Dolphins observations: Late-season swoon all too familiar for Miami

BY foxsports • December 14, 2014

The Miami Dolphins find themselves in yet another December collapse after a 41-13 blowout loss to the New England Patriots on Sunday likely signaled the end of their once promising 2014 campaign.

New England (11-3) captured its sixth-consecutive AFC East title, and Miami (7-7) is left needing a lot of help to make the postseason.

Thanks to a sensational one-handed touchdown catch from Mike Wallace, the Dolphins trailed just 14-13 at halftime, but New England outscored the Dolphins 24-0 in the third quarter to put the game out of reach and crank up the heat on head coach Joe Philbin's already sweltering hot seat in Miami.

Once in control of their own playoff destiny, the Dolphins have lost three of their past four games, sit behind six teams in the wild-card race, and will likely be more focused on next season in the coming days rather than their final two games against the Vikings and Jets.

Here are five takeaways from Miami's loss New England ...

1. Turnovers doom Miami.

After spotting New England an early seven-point lead off a blocked field goal that Patriots defensive back Kyle Arrington returned 62 yards for a touchdown on the first drive of the game, Miami's turnover woes only get worse from there.

Dolphins quarterback Ryan Tannehill, who had only thrown nine interceptions entering Sunday's game, was picked off twice by New England, and the Patriots capitalized each time.

Attempting to connect with wide receiver Brandon Gibson on third down at 8:56 of the second quarter, an overthrown ball by Tannehill was picked off by Patriots safety Duron Harmon, who returned it 62 yards to Miami's 8-yard line. New England scored three plays later on a 3-yard run by Shane Vereen.

Later, trailing 24-13 in the third quarter, Tannehill was picked off by Patriots safety Patrick Chung on a pass intended for running back Lamar Miller. New England scored on the very next play on a 27-yard touchdown reception from tight end Rob Gronkowski.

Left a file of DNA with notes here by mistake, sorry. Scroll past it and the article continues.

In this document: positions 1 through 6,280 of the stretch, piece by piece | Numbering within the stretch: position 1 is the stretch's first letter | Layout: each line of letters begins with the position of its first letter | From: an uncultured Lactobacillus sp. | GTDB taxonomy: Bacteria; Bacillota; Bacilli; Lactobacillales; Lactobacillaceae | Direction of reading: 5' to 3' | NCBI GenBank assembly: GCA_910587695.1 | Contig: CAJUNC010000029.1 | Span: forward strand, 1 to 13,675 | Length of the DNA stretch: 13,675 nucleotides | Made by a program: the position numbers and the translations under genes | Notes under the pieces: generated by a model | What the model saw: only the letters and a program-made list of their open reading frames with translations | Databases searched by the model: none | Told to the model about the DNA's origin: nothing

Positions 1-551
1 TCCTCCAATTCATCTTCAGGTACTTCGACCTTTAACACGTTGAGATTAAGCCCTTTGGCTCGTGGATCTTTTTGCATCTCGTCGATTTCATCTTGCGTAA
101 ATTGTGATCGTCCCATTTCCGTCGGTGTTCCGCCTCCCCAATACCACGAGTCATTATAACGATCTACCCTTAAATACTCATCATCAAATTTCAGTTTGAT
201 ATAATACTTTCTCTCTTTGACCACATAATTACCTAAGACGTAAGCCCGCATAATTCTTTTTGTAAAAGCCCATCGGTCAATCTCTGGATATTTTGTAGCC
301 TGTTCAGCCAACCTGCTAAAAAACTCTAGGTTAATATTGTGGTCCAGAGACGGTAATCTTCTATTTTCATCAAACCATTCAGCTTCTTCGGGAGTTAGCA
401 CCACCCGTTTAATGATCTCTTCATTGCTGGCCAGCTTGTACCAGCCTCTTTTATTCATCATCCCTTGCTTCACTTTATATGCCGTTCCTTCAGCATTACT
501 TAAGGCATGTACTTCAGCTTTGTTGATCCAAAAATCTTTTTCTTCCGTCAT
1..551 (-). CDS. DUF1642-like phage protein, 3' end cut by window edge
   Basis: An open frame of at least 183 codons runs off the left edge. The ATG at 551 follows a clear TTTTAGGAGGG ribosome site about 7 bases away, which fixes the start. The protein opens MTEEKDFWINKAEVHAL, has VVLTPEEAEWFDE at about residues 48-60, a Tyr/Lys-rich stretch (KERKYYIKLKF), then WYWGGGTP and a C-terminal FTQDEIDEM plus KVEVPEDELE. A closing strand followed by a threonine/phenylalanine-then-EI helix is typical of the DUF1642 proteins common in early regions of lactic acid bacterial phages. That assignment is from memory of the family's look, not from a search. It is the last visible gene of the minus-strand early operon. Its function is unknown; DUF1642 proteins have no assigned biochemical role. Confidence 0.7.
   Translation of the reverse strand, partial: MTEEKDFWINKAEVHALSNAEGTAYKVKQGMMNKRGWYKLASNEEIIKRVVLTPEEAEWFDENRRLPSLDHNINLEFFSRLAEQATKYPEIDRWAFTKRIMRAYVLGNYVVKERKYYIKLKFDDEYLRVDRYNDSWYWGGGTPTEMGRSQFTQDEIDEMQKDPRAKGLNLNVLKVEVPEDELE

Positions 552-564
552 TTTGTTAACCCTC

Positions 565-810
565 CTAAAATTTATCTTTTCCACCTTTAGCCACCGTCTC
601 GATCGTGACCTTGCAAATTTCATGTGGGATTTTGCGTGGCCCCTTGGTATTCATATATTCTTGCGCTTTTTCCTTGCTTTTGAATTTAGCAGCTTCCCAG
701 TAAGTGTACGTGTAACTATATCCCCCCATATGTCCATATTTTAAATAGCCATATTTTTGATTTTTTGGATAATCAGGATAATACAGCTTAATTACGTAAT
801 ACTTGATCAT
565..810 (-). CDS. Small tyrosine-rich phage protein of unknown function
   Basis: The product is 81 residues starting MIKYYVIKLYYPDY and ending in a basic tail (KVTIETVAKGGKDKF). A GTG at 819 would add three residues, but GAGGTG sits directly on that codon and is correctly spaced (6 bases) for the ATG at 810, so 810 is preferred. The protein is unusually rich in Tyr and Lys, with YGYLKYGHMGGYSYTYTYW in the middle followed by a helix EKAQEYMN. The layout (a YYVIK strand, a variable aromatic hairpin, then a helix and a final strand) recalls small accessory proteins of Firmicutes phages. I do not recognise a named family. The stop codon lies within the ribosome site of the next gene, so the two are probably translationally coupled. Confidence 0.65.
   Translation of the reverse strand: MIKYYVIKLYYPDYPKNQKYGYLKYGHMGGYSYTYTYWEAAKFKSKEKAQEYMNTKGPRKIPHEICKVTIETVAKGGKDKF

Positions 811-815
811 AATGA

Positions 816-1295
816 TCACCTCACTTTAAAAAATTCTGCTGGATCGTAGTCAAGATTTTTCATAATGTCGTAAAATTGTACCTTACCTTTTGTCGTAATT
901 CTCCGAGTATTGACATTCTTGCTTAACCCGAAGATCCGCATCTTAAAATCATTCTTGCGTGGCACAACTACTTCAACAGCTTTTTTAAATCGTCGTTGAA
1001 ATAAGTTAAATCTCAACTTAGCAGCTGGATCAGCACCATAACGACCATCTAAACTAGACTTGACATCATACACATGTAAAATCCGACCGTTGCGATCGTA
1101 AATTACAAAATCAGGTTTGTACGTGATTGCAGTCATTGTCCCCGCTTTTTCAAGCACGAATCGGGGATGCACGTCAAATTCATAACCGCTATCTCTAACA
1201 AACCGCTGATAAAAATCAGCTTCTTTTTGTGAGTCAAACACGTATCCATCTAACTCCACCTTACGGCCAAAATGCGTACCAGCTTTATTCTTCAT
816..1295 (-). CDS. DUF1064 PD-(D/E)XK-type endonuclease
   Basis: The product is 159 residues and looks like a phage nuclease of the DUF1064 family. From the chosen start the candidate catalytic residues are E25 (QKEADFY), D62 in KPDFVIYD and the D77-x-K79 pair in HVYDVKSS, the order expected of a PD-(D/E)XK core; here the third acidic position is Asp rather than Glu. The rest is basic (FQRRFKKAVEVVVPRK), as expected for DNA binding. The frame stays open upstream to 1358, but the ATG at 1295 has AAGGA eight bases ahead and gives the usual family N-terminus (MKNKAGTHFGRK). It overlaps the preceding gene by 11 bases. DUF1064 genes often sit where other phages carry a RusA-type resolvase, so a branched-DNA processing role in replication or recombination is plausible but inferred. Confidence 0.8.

2. The return of the deep ball.

After relying on short and intermediate passes for the majority of the season, Dolphins offensive coordinator Bill Lazor opened up the playbook to showcase the big guns Sunday.

Entering the day having completed just 8 of 35 passes that were thrown for at least 20 yards or more this season, Tannehill completed four passes of 20 yards or more against New England.

And although it had little effect on the final outcome of the game, seeing Tannehill successfully throwing deep bodes well for next season.

Tannehill finished the game with 346 yards on 29 of 47 passing with one touchdown and two interceptions.

3. Wallace finally gets his big play.

In the week leading up to their make-or-break matchup in New England, Dolphins wide receiver Mike Wallace spoke openly about his dissatisfaction with the lack of big plays both he and the offense had produced.

On Sunday, Wallace got his wish, even if the end result wasn't to his liking.

Pulling in five catches for 104 yards on the afternoon, including a spectacular one-handed touchdown grab to bring the Dolphins within one point heading into halftime, Wallace not only got his highlight-reel play, but also his first 100-yard receiving game of the season.

Before Sunday, Wallace had gone 15 games without a 100-yard receiving game, which was tied for the longest stretch of his career.

Additionally, Wallace's eight touchdown receptions this season are the most by a Dolphins wide receiver since Chris Chambers had 11 in 2005.

4. Brady takes advantage of backup linebackers.

Playing without both starting inside linebacker Koa Misi (hamstring and knee injuries) and starting weakside linebacker Jelani Jenkins (foot), the Dolphins were unable to stop Patriots quarterback Tom Brady from carving up the middle of the field.

Throwing for 287 yards and two touchdowns, Brady had little trouble finding wide receiver Julian Edelman and Gronkowski wide open for consistent gains to keep drives alive.

With no reason to test the Dolphins formidable secondary downfield, Brady connected with Edelman and Gronkowski for a combined 184 yards and two touchdowns.

5. Run defense shows signs of life.

After allowing 661 combined rushing yards in their past three games, the Dolphins run defense finally showed signs of life in New England.

Holding the Patriots to 108 rushing yards on the afternoon -- a good amount of which was accumulated as New England killed the clock in the fourth quarter -- Miami's run defense had its best game since holding the Buffalo Bills to 54 yards on the ground in Week 11.

Patriots running back LeGarrette Blount, who averaged 4.4 yards a carry entering Sunday, was held to 17 yards on eight carries.

Better late than never?

Up Next: Miami hosts Minnesota on Sunday

You can follow Jameson Olive on Twitter @JamesonCoop or email him at

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